Thank you for your prayers and for waiting with us.  We truly love all of you.

Rachael, David, and Luke 

Saturday, July 16, 2011


It looks like the culprit for Luke's "now-you-see-it-now-you-don't"​ fever and illness Wednesday night can be attributed to that pesky top left molar choosing to make it's appearance. I think we'll be a go for Monday thanks to some Tylenol and your prayers.

Thursday, July 14, 2011


We seem to have hit a snag... Luke threw up twice last night and started running a fever about 4:00am. It seems to have gone down with Tylenol, and I just gave him formula. We'll see if he keeps it down. We need this to got away NOW so that we can continue with the next step in the process on Monday! Pray, please!

Wednesday, July 6, 2011

Another Issue?

It’s been awhile since I wrote a long post, so I want to ask you all for your prayers in the upcoming “Luke events”. 
We are nearing the end of what our ENT calls the “LTR (Laryngotracheal Resection = airway reconstruction) Protocol.  This protocol has included one major airway reconstruction surgery and several broncoscopies so far.  The point of this protocol is to enable us to cap Luke’s trach and ultimately get the trach out (called “decanulation”).  Based on the stories we heard from our ENT surgeon and one of our home health nurses, we expected the capping process after the LTR to be relatively smooth and easy.  This just hasn’t been the case.  We were able to cap Luke’s trach just a few days after the stint was removed from his airway on June 6.  In the past month, we’ve been able to get Luke to use the cap for long periods of time, but it’s been anything but smooth or easy. 
Luke often makes disconcerting “honking” and wheezing noises when breathing through his nose and mouth while his trach is capped.  He doesn’t always make those sounds, but they have troubled us.  He frequently pulls at his trach to communicate his discomfort, and has pulled out his trach or pulled it apart more than once, forcing us to do an emergency trach change and causing more concern from his parents.  When Luke has pulled out/apart his trach he panics and turns blue from lack of oxygen, which should not happen at this stage in the process—he should be able to get enough air by breathing through his nose and mouth with the trach non-functional.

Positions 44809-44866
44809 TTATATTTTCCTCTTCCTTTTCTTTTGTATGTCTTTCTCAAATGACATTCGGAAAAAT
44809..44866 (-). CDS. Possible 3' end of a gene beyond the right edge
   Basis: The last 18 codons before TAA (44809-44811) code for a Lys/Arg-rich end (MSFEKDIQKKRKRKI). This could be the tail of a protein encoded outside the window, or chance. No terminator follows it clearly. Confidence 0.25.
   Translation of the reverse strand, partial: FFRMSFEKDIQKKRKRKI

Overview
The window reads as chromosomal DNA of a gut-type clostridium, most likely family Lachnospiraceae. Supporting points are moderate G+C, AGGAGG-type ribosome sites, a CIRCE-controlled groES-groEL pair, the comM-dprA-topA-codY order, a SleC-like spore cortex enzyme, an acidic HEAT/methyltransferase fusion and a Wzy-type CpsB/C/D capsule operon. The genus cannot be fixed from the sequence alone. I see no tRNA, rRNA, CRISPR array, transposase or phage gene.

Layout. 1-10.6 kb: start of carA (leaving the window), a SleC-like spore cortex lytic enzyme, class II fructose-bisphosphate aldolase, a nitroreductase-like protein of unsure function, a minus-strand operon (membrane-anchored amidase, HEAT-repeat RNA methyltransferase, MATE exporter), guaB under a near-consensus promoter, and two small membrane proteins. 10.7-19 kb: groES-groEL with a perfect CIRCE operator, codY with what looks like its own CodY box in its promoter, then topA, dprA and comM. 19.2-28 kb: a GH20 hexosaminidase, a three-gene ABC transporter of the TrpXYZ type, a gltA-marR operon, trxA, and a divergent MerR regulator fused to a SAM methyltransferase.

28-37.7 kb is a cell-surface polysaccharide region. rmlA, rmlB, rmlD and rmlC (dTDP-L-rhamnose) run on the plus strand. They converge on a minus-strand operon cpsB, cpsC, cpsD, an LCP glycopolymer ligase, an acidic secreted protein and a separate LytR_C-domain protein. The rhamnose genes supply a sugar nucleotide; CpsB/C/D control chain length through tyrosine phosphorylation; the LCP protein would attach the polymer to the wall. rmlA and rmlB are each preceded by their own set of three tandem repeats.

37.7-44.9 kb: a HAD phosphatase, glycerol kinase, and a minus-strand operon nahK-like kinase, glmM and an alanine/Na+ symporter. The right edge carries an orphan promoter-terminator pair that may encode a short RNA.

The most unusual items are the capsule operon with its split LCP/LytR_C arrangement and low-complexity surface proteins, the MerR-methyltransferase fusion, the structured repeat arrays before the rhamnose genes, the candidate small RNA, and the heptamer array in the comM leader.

(After much going back and forth) We have a sleep study scheduled for Luke at the end of this week to see how he sleeps breathing with his trach vs. sleeping with his trach capped.  David talked with the ENT surgeon who explained that unless we can get Luke comfortable wearing the cap all day and at least able to sleep with it for some time during his naps, there is no reason to perform a sleep study at this time.  I think it goes without saying that Luke has to pass a sleep study in order for us to decanulate.   Luke absolutely panics when we lay him down to sleep with the cap on.  I have gotten him to fall asleep a handful of times with the Speaking valve (PMV)/cap hybrid (it’s a PMV with gauze taped over the opening to create more resistance when he takes a breath), but it’s a huge battle every single time.  Our attempts at getting him to fall asleep with the cap on, or trying to slip it on him after he’s asleep have failed miserably and ended in him panicking.  In addition, anytime we place the cap or the hybrid on him during sleep, his o2 sats decrease significantly. 
We have patiently increased the time he wears the cap by an hour each day, hoping that it’s a matter of him becoming acclimated to the cap and strong enough to breathe without the trach, but it hasn’t seemed to help on the sleeping front.
This brings David and me to believe that we are dealing with another, unknown, airway/pulmonary issue.  We don’t know what it is, but the ENT has agreed with us that it “should be easier than this.”  After working up to 9 hours wearing the cap with no results on the sleeping front, David and I are discouraged to say the least.  I hate torturing him by restricting his breathing, so our plan now is to again stop pushing hard and for the most part let Luke dictate when he wears the cap and when he doesn’t (within reason).